NISA ISAs - a guide to the new ISA rules.

If it were left to me I would probably shove money in brown envelopes under the mattress. The many varied bank accounts and investment plans available often leave me confused and bewildered and I suspect I am not alone in this!
 Luckily since my mum and the internet both tell me the mattress is not the best place for any spare cash I might save which is fairly infrequent to be honest there is no need for burglars to tidy my room to get to my cash. What little I have is stashed safely (and I hope sensibly) away with people who know more about how to look after it than me.
Pink Piggy Bank On Top Of A Pile Of One Dollar...

 (Photo credit: kenteegardin)
Now if you have any extra money and are wondering what to do with it.....well you could send some to me but I'm guessing a more formal investment plan might be what you are looking for. Have you considered an NISA?
Most people have heard of ISAs which have been around for a while now. But did you know that new ISA rules ( and a name change)  came into effect on 1st July this year (2014)? 
The Government announced the New ISA (NISA) at the last Budget raising the investment limit from £11,520 to £15000 to supposedly make the system simpler. You used to only be able to pay in half of this (£5,760) as cash - the rest had to be stocks and shares etc, but from July 1 you can theoretically pay in the whole £15000 to a cash NISA.
Here's a round-up of the new rules:
From 1 July, you could choose to pay in:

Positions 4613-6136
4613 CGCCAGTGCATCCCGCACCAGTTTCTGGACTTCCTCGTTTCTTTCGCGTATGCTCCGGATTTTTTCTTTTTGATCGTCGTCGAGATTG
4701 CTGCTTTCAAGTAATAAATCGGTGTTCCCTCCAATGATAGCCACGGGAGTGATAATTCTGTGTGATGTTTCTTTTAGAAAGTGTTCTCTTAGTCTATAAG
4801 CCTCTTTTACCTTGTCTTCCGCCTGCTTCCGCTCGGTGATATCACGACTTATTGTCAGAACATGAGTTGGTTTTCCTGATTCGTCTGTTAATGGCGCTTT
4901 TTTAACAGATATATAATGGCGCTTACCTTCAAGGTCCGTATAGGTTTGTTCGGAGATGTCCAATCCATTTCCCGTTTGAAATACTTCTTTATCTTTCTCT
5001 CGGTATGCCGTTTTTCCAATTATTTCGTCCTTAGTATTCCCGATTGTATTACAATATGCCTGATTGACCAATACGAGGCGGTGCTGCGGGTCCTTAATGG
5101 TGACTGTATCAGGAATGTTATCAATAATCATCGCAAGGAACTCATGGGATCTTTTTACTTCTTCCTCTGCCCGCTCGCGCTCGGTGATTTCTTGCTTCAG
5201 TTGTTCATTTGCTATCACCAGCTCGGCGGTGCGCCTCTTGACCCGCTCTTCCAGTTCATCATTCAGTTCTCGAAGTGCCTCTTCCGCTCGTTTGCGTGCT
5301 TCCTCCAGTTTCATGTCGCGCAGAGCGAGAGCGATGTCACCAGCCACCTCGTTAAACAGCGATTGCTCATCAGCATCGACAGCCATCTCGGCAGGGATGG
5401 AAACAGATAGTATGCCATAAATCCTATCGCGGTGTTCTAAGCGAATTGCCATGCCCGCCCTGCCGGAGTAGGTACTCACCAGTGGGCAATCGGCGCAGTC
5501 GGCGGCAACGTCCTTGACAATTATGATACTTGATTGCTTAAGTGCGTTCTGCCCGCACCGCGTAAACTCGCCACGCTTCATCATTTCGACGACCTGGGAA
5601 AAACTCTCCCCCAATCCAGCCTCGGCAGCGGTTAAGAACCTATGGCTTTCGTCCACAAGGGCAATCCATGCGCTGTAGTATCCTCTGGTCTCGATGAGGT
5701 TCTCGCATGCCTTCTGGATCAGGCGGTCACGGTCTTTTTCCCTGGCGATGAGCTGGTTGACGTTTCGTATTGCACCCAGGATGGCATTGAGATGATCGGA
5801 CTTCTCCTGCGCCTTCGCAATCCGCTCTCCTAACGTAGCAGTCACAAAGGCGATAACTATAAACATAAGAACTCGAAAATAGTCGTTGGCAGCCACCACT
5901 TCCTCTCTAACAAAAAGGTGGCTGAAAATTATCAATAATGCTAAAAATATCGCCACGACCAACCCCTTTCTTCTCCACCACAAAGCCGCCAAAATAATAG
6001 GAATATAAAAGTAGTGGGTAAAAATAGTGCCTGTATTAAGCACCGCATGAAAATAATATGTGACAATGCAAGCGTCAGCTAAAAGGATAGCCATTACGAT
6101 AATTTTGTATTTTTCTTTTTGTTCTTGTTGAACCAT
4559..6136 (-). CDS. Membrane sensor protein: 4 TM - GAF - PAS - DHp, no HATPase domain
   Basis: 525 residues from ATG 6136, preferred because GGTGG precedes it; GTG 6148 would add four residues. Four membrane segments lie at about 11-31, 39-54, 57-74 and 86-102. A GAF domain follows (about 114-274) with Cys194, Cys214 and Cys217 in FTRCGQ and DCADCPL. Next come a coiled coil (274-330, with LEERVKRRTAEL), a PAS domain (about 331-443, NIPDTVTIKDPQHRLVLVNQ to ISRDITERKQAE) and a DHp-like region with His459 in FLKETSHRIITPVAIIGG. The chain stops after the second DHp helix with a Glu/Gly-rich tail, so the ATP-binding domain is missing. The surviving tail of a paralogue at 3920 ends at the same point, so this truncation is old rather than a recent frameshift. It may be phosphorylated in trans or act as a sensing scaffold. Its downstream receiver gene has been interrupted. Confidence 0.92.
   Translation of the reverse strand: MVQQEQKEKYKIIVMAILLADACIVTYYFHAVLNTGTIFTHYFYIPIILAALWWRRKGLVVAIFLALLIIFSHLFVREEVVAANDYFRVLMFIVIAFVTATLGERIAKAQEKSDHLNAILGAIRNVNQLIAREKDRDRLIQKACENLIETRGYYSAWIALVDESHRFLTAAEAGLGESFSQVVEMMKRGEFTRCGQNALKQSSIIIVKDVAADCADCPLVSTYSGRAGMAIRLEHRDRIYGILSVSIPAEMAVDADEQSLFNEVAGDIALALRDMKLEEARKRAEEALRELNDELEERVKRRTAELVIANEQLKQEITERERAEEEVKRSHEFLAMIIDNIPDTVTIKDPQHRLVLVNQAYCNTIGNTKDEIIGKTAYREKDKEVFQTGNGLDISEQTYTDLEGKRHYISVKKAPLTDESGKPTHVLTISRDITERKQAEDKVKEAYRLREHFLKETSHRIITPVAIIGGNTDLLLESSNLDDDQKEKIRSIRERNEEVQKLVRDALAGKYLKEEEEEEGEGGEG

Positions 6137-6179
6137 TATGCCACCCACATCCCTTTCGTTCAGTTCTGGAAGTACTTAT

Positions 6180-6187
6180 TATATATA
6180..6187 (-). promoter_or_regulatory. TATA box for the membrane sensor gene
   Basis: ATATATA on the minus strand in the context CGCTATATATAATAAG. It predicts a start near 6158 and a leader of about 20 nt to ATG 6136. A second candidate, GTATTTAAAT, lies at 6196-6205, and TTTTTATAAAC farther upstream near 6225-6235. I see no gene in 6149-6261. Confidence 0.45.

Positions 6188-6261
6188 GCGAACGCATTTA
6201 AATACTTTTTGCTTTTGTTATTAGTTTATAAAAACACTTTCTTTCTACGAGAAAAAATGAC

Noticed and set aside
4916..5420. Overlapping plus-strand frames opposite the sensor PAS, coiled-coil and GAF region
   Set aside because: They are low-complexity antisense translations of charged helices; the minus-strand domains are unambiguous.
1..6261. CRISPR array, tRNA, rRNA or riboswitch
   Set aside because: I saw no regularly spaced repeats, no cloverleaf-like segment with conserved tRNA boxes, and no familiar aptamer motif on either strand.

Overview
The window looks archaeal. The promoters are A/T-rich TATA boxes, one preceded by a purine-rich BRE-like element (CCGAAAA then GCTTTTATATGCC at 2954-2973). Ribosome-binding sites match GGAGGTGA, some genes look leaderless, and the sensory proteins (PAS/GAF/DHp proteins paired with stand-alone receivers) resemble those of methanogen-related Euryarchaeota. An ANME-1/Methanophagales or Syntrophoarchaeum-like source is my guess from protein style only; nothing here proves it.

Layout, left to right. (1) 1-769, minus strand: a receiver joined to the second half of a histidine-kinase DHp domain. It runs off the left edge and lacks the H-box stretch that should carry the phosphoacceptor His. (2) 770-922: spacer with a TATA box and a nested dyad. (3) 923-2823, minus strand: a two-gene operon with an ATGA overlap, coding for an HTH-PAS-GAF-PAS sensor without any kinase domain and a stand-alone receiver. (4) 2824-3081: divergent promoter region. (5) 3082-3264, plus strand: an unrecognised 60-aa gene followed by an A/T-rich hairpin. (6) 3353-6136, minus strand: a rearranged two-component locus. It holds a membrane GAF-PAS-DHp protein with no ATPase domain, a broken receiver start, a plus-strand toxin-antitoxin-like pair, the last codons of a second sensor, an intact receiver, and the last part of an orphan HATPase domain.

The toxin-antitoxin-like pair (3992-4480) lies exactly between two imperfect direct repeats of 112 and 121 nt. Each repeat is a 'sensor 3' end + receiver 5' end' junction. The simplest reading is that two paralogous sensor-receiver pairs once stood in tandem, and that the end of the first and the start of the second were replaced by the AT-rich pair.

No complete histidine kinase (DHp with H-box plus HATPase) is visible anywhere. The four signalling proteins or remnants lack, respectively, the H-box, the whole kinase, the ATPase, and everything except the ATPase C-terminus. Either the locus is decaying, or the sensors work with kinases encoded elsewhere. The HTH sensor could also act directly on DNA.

• £15,000 to a cash NISA and nothing to a stocks & shares NISA.
  • £15,000 to a stocks and shares NISA and nothing to a cash NISA.
  • A combination of amounts between a cash and a stocks & shares NISA, up to the overall annual limit of £15,000.
  • You can only open one cash NISA and one stocks and shares NISA to put new money into each tax-year. But you can also open other NISAs to transfer old ISAs into. This is the same rule as for current ISAs. (information from Money Saving
But Scottish Friendly  is warning savers to be wary of being drawn automatically into holding all their ISA funds in cash and to consider the alternative funds available through ISA investments.
Apparently in the last few weeks before the new rules came into effect a number of savings providers lowered their already low interest rates even further in anticipation of the launch of the NISA and the mutual organisation believes that more needs to be done to communicate the alternatives that are available to ISA investors.
Neil Lovatt, Scottish Friendly’s Director of Financial Products, said: “For every one investment ISA taken out, three cash ISAs are opened.
“Cash is easier to understand as it offers security and access to the savings without penalty that investment ISAs do not. People are being put off by what they think is pure equity investments and instead are opting for accounts that offer poor returns on their cash.
“The changes introduced in the budget gave savers a glimmer of hope and incentivised people to put more money aside each month. However, the Cash ISA market has not risen to the opportunity, instead choosing to offer low rates of interest on cash ISAs and in some cases actually reducing their rates for fear of overly high inflows”.
Still with me? The very simple moral of the story is you should definitely do some research before investing your money. Not all providers offer the same deals! 

You can follow Scottish Friendly @scotfriendly on Twitter for news, top tips and events and check out their profile on The Drum.
Disclaimer: This is a sponsored post. If you are in any doubt as to whether any plan is suitable for you, you should contact a financial adviser for advice. If you do not have a financial adviser, you can get details of local financial advisers by visiting Advisers may charge for providing such advice and should confirm any cost beforehand.

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